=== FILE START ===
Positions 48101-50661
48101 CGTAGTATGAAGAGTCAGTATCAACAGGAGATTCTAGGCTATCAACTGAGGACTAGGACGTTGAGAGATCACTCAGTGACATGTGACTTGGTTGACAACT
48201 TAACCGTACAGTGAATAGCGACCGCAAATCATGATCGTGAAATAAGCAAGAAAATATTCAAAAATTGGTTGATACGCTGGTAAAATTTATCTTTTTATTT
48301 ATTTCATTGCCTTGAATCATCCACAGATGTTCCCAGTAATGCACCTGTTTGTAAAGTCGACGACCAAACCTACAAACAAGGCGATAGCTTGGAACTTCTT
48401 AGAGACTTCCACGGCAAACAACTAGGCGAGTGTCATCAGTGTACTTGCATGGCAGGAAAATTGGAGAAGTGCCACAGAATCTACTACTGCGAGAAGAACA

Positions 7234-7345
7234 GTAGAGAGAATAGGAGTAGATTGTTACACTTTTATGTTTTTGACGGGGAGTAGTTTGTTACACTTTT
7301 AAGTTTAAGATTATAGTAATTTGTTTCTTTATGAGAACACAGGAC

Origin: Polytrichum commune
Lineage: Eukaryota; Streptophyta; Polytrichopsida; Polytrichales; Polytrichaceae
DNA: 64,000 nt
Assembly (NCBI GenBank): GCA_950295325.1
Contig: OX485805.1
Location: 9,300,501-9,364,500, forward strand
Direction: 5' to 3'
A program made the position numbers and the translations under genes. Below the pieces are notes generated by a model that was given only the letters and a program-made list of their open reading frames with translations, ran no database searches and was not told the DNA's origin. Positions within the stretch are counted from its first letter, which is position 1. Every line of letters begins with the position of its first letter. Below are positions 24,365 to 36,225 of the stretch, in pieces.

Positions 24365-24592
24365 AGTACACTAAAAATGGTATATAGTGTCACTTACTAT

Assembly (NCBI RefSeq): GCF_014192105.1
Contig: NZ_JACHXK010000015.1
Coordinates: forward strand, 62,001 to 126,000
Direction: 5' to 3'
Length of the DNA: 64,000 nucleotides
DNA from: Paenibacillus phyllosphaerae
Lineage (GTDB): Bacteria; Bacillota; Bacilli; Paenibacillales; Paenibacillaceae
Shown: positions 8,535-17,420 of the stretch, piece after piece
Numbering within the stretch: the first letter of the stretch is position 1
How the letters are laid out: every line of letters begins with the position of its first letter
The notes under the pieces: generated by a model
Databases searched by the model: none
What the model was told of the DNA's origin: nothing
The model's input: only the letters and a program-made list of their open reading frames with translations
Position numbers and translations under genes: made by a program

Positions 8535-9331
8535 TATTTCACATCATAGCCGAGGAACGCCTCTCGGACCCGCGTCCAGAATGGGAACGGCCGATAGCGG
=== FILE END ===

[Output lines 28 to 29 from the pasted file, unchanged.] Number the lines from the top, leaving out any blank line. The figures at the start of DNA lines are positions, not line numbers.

How the letters are laid out: every line of letters begins with the position of its first letter
The notes under the pieces: generated by a model